According to this invention, there are provided reinforced thermoplastic compositions having increased resistance to warpage in comparison with glass reinforced poly(1,4-butylene terephthalate), useful for molding, e.g., injection molding, compression molding, transfer molding, and the like, the compositions comprising:
(a) a poly(1,4-butylene terephthalate) resin;
(b) a poly(ethylene terephthalate); and
(c) a reinforcing agent and warp resistance improving amount of a combination of (i) talc and (ii) silica.
The polyester resins of the compositions of this invention are available commercially or can be prepared by known techniques such as by the alcoholysis of esters of terephthalic acid with ethylene glycol or butanediol and subsequent polymerization, by heating the glycols with the free acids or with halide derivatives thereof, and similar processes. These are described in U.S. Pat. Nos. 2,465,319 and 3,047,539, and elsewhere.
Illustratively, these high molecular weight polyesters will have an intrinsic viscosity of at least about 0.4 deciliters/gram and preferably, at least 0.7 deciliters/gram as measured in a 60:40 phenol/tetrachloroethane mixture at 30° C.
In preferred features, the present composition can include a segmented copolyester resin or a silicone polymer. Typical of the former are the HYTREL Resins of the DuPont Company e.g. HYTREL 4055 and 4056. See also U.S. Pat. Nos. 3,651,014 and 3,766,146, incorporated herein by reference. Silicone resins can comprise conventional polydiorganosiloxanes alone, or with fillers, such as the SS-4217 composition sold by General Electric Company. The compositions can also include from a small amount of up to about 30% by weight of a filamentous glass reinforcement. The filamentous glass is well known to those skilled in the art and is widely available from a number of manufacturers. For compositions ultimately to be employed for electrical uses, it is preferred to use fibrous glass filaments comprised of lime-aluminum borosilicate glass that is relatively soda free. This is known as "E" glass. However, other glasses are useful where electrical properties are not so important, e.g., the low soda glass known as "C" glass. The filaments are made by standard processes, e.g., by steam or air blowing, flame blowing and mechanical pulling. The preferred filaments for plastics reinforcement are made by mechanical pulling. The filament diameters range from about 0.00012 to 0.00075 inch, but this is not critical to the present invention.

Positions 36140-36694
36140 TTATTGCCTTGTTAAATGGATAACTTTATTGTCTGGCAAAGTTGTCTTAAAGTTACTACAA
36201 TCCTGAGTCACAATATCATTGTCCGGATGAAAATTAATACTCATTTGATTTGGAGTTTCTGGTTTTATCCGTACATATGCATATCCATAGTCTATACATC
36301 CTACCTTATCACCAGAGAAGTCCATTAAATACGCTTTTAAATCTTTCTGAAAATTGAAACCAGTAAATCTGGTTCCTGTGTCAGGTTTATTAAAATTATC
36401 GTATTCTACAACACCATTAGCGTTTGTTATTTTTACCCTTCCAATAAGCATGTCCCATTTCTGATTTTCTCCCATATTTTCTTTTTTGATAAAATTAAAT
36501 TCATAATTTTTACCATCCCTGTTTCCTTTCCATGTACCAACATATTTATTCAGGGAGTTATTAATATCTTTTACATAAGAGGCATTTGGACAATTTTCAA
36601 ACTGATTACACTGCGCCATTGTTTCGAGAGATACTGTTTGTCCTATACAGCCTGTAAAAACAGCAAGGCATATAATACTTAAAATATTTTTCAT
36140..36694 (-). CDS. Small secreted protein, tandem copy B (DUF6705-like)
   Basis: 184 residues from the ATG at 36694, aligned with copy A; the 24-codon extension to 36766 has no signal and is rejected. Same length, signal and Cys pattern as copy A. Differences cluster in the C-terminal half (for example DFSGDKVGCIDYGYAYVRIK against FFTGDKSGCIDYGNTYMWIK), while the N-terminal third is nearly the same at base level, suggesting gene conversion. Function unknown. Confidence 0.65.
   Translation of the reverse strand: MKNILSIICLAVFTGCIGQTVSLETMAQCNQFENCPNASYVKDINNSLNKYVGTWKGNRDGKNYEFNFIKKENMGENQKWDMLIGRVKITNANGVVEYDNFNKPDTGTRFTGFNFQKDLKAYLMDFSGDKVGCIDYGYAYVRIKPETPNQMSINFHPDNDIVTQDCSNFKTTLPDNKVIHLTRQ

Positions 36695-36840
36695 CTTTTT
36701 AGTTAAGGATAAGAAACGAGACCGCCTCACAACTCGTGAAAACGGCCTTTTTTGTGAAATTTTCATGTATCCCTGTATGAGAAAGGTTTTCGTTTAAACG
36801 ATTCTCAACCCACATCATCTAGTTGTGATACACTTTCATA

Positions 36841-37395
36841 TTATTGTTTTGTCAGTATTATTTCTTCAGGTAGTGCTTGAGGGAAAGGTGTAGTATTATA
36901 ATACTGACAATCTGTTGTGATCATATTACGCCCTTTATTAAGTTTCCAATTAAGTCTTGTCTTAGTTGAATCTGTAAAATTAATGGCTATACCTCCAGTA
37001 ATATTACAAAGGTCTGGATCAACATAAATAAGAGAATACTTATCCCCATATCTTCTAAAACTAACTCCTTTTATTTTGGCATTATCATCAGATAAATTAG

The length of the glass filaments and whether or not they are bundled into fibers and the fibers bundled in turn to yarns, ropes or rovings, or woven into mats, and the like, are also not critical to the invention. However, in preparing the molding compositions, it is convenient to use the filamentous glass in the form of chopped strands of from about one-eighth to about 2 inches long. In articles molded from the compositions, on the other hand, even shorter lengths will be encountered because, during compounding, considerable fragmentation will occur. This is desirable, however, because the best properties are exhibited by thermoplastic injection molded articles in which the filament lengths lie between about 0.0001 and 0.125 (one-eighth) inch.
In general, best properties will be obtained if component (c) comprises from at least about 1 part by weight and, preferably, from about 5 to about 100 parts by weight, and especially preferably, from about 5 to about 60 parts by weight per 100 parts by weight of components (a), (b) and (c).